~4500 words, approx 30 min reading time
They are always at my heels, this pack of girls who might as well be wolves. No matter how hard I try to ignore them, pretending they haven’t hurt my feelings, I can’t seem to shake them off. They stalk me in the hallways between classes, each girl smelling of plastic flowers, raspberry, and freshly applied nail polish. The scent choke me in the school’s enclosed cinderblock halls. I miss the woods of home.
“Hick,” Marie’s voice whispers at my back.
I glance back to see Marie’s wide smile, her teeth white as the moon. Hannah, lean and narrow-boned, slouches beside her.
“Where’s the flood, then?”
Hannah’s words echo in my head as I turn to face forward while ignoring the squirm in my belly. I don’t know what she means by flood. Or hick. I rarely understand what they say to me, but I know they mean to hurt me.
Maybe not wolves, then, but hyenas. Always giggling, always staring and baring their teeth.
Dominique steps into my path out of nowhere. I stop abruptly, hugging my books to my chest.
“Hey,” Dom barks. “She asked you where’s the flood, hick.”
My voice is small. “What flood?”
“The one you’re gettin’ ready for. Look at yourself!”
“Maybe she can’t afford any other pants,” suggests Marie, as though talking to a baby. “Like how she can’t afford a haircut.”
“Or a brush!”
I look down. My hair falls over my shoulders, frizzled and tangled. My overalls are a little shorter than they used to be, so I’ve rolled the cuffs up neatly. I don’t mind because it shows more of my colorful socks this way.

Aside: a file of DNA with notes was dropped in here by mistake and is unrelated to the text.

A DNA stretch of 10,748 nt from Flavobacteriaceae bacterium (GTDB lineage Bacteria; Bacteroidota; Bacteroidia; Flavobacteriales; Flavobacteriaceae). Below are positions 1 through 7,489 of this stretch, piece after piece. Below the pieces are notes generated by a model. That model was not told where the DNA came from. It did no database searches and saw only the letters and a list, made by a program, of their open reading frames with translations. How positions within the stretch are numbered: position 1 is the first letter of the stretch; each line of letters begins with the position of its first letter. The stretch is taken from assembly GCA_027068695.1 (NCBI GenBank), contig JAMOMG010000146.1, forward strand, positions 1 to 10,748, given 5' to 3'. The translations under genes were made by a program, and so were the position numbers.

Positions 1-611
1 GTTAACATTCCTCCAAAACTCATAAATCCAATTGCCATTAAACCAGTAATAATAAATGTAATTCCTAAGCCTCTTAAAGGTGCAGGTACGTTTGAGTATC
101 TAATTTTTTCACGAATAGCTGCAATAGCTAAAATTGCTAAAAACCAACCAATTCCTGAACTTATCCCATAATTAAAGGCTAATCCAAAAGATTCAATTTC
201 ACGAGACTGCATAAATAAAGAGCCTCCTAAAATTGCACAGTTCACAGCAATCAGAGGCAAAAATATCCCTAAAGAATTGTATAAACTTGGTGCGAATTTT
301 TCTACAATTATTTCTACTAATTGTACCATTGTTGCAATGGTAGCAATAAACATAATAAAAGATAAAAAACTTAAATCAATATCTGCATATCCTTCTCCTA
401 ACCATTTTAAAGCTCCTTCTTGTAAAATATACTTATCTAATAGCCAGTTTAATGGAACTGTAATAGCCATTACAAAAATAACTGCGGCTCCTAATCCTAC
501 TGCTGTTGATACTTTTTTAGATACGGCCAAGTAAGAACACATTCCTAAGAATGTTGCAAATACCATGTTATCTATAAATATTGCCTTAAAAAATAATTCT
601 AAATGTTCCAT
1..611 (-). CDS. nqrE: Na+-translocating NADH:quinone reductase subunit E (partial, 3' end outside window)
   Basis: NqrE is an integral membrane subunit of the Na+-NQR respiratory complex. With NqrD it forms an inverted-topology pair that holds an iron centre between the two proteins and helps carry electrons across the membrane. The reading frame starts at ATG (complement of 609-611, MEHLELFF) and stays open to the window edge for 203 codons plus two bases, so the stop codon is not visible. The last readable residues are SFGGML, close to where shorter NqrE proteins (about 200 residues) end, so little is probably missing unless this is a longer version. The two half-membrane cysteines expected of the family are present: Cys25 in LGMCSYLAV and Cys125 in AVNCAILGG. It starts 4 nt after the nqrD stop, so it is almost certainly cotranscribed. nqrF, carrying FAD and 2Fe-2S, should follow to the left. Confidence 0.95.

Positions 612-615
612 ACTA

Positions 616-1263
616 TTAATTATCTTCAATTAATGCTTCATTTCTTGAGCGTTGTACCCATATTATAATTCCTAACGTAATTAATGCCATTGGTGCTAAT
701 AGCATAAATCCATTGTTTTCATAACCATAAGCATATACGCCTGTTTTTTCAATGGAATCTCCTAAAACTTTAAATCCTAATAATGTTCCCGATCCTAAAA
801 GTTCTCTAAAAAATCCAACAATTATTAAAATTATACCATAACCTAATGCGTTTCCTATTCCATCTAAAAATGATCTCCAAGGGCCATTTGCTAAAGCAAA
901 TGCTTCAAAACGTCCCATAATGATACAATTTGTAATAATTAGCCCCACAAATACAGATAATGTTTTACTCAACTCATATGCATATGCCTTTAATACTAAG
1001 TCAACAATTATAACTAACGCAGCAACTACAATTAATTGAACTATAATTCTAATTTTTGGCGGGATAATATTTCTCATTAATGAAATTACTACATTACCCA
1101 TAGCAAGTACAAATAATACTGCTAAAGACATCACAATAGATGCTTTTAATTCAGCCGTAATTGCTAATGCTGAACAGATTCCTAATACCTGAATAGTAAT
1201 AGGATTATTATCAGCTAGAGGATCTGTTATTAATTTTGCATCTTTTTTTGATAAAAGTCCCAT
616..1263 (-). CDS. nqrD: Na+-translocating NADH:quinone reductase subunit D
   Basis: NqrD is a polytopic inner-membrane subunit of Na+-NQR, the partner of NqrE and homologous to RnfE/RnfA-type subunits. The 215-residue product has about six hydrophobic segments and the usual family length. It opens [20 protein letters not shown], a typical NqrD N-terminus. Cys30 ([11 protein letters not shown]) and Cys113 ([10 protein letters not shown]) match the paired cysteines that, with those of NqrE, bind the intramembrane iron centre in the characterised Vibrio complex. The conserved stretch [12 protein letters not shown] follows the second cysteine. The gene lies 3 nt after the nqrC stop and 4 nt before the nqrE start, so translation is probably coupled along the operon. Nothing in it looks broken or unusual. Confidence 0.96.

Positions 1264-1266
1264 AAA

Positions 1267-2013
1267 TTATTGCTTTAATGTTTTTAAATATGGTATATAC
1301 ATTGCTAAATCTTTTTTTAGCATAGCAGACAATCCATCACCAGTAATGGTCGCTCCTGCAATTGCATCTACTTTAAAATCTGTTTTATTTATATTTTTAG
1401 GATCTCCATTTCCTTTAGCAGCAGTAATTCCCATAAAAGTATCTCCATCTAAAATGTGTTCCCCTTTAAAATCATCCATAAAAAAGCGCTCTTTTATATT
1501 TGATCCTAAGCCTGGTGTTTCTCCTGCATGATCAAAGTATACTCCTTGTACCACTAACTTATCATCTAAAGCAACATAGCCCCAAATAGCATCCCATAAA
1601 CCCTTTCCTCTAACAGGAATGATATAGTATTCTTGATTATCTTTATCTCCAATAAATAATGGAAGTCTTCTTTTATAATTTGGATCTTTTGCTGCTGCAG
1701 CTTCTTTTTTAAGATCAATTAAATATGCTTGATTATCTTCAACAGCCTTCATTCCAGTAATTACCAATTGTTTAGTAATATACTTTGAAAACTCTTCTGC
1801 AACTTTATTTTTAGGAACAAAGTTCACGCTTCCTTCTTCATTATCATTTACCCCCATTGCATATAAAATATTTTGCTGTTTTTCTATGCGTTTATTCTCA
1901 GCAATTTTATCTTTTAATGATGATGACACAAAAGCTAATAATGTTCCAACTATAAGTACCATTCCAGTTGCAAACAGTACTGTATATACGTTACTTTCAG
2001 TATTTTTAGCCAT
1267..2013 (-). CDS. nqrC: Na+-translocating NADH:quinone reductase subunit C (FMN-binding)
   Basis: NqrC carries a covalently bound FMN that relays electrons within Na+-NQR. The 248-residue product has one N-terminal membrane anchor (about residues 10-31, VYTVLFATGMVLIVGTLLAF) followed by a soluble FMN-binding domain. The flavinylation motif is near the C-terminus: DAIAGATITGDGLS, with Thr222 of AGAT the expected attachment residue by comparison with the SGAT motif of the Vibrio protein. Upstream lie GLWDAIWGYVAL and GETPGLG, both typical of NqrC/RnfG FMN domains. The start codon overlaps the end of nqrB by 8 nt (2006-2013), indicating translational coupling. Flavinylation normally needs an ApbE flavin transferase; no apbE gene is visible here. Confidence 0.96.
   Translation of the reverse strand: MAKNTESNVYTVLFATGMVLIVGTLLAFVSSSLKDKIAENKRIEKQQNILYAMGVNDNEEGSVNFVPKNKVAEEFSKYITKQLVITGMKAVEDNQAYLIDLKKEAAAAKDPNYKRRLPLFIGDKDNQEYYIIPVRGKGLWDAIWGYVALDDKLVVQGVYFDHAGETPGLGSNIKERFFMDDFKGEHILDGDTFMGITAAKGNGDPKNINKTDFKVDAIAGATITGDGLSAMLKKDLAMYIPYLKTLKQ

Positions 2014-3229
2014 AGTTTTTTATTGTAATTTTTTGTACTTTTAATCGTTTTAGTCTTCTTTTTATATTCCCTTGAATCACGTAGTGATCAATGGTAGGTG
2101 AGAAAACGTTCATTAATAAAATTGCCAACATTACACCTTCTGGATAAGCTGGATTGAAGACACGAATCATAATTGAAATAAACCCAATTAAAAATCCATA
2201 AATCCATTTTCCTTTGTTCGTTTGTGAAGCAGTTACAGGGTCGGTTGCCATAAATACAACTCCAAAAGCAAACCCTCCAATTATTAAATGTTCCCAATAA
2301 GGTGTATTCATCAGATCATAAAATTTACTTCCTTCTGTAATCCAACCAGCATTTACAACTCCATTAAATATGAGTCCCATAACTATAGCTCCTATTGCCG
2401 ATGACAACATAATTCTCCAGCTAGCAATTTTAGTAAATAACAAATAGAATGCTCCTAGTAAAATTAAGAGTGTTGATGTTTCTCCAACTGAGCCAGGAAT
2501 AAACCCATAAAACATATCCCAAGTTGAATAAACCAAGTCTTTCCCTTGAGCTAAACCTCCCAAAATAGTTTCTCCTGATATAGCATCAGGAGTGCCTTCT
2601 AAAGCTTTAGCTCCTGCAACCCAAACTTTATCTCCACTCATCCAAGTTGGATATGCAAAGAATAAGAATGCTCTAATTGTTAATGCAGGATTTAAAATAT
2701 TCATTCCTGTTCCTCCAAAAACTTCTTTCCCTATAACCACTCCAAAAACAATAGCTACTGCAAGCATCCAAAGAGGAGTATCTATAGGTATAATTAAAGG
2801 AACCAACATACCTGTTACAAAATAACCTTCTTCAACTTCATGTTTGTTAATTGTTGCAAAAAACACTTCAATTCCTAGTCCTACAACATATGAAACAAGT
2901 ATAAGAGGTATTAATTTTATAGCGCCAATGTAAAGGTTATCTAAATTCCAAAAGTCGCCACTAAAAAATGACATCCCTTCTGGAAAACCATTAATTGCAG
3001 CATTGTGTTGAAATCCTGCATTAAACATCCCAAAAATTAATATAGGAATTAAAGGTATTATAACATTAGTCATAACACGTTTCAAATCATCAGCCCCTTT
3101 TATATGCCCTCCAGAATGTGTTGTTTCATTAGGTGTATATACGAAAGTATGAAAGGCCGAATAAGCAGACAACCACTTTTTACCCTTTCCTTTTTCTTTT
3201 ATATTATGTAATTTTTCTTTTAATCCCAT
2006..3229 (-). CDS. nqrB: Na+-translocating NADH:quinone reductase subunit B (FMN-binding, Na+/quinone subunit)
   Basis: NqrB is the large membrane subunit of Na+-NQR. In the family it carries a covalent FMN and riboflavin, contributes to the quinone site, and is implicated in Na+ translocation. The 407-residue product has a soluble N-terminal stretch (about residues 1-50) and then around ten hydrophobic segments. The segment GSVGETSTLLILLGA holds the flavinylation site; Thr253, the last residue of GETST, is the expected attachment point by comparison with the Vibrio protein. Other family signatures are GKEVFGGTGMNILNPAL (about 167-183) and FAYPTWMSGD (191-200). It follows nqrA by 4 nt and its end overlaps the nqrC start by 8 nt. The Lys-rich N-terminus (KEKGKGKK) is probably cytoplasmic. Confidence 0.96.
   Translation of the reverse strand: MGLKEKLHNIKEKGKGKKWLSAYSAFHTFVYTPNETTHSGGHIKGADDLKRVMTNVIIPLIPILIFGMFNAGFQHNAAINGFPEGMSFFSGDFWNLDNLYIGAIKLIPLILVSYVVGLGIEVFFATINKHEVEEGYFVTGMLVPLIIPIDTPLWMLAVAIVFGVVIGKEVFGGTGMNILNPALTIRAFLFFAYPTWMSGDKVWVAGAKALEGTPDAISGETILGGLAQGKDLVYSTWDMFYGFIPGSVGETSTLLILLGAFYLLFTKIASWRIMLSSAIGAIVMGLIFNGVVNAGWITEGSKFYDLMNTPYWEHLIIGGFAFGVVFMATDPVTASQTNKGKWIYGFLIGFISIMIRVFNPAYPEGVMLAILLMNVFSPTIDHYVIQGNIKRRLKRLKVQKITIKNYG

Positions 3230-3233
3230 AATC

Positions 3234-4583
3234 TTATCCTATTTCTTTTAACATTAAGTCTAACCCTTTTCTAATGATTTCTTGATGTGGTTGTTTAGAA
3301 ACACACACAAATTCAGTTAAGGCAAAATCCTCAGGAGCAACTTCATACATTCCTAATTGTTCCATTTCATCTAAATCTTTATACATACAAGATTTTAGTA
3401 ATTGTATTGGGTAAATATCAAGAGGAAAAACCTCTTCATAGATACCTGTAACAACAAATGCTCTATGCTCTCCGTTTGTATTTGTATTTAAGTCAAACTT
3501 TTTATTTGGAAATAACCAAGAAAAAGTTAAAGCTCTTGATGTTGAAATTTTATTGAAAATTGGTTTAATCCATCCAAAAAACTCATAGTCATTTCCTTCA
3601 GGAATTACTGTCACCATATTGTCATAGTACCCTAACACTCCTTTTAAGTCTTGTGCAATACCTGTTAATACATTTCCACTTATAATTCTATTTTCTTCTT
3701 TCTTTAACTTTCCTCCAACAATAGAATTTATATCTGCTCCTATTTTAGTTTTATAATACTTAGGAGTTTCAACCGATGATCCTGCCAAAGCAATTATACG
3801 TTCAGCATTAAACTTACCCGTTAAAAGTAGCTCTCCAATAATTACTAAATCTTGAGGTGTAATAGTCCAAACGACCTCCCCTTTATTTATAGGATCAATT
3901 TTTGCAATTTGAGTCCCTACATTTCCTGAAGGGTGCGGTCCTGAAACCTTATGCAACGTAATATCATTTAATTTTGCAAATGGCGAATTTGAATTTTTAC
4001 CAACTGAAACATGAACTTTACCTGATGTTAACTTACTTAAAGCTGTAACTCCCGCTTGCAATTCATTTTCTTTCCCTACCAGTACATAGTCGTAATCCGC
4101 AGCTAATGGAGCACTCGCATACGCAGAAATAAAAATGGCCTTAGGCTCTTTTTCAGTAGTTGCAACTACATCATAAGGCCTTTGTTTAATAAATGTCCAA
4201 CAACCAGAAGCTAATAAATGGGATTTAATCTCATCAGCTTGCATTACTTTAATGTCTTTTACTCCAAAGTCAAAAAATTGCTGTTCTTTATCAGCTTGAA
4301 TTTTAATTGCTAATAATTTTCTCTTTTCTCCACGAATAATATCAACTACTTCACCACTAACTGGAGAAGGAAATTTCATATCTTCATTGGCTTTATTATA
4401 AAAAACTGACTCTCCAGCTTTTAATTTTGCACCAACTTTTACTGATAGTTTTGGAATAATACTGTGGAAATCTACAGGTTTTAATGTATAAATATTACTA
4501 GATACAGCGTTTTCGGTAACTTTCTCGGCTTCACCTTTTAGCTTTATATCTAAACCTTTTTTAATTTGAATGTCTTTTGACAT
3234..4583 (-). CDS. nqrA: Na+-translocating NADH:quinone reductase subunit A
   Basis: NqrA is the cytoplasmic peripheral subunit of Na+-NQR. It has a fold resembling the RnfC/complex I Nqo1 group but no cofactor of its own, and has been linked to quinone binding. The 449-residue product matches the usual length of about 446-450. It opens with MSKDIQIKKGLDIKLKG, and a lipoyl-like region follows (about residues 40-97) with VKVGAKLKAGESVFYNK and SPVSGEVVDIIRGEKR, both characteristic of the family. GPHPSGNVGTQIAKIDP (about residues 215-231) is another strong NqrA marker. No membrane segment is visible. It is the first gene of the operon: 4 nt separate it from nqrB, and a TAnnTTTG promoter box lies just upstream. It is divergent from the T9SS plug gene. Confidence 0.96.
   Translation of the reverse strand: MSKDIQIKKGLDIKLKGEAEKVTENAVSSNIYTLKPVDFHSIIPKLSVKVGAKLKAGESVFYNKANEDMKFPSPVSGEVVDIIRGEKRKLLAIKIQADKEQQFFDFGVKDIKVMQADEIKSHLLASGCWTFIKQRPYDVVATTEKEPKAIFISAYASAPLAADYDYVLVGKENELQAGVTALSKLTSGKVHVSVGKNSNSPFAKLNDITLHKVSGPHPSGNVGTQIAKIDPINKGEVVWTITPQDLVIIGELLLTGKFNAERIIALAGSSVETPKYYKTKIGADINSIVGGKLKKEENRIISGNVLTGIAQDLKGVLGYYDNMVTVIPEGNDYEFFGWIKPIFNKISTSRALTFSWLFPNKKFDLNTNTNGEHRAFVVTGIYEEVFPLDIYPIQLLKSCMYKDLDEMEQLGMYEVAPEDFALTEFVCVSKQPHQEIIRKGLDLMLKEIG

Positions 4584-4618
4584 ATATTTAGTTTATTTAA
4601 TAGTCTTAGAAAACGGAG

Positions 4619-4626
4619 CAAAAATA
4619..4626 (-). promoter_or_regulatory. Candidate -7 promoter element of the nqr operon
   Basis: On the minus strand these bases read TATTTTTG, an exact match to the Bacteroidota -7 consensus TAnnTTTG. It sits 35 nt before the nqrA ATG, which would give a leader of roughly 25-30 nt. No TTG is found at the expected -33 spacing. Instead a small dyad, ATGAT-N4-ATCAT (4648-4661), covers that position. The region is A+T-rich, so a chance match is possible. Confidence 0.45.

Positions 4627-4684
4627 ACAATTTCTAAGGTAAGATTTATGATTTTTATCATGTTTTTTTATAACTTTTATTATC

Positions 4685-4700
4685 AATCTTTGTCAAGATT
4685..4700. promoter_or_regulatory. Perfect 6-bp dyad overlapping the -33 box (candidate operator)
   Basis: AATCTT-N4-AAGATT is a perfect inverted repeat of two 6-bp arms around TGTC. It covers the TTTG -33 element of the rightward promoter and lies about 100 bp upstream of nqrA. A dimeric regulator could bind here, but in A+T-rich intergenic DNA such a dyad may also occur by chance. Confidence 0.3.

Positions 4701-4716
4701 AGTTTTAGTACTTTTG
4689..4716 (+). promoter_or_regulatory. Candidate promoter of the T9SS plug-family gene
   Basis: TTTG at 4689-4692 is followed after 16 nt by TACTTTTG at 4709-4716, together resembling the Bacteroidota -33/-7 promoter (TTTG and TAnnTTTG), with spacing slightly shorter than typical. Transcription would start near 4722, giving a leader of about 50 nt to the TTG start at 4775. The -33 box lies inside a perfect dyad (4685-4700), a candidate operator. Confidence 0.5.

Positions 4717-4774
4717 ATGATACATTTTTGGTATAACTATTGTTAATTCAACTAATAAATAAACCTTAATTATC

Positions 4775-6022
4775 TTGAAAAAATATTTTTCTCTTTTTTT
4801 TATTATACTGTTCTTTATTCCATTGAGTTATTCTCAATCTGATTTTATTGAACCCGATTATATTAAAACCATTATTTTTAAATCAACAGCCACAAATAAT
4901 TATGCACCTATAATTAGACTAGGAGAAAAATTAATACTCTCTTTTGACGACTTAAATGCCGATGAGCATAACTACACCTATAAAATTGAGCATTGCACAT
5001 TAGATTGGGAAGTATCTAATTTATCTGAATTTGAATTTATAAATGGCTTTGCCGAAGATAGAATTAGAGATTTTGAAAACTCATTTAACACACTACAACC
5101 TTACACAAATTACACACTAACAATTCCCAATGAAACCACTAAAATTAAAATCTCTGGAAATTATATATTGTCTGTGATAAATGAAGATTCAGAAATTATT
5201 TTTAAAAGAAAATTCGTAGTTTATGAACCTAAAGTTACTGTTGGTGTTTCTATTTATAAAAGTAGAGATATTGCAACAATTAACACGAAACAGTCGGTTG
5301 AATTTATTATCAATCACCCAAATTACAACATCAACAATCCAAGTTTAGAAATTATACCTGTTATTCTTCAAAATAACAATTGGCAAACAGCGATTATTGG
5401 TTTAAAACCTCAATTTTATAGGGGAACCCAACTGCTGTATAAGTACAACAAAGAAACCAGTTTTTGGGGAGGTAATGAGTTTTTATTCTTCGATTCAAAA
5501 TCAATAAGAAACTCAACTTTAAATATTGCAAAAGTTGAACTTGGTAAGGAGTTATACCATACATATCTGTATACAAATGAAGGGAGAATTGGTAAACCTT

It dawns on me that the Girlpack thinks all of it is ugly: my hair, my pants, my socks. They’re judging me on something I didn’t know I could be judged on. The squirming in my gut increases.
What do they want me to say?
“No excuses?” Hannah chides.
Marie shakes her head, honey-gold hair curling prettily about her shoulders. “Disgraceful.”
They start to move past me, but Dom reaches for me.
“Lemme see your book covers.” She grabs for the top book of my stack, pulling it out of my arms and holding it up.
“Are those dinosaurs?” Hannah chokes back a laugh as Dom passes her the book to examine.
“No,” I protest, “they’re dragons.”
I painted them before class started on plain brown-paper wrappings for my school books. It had taken me a whole week to finish them all. Red ones with spikes, green ones with swirling patterns on their hides. Blue and black with icy white wings. Gold with glittering silver claws.
“You are literally the weirdest person I’ve ever met.” Marie holds my biology book, covered in my painted beasts. Her eyes gleam dark with malice.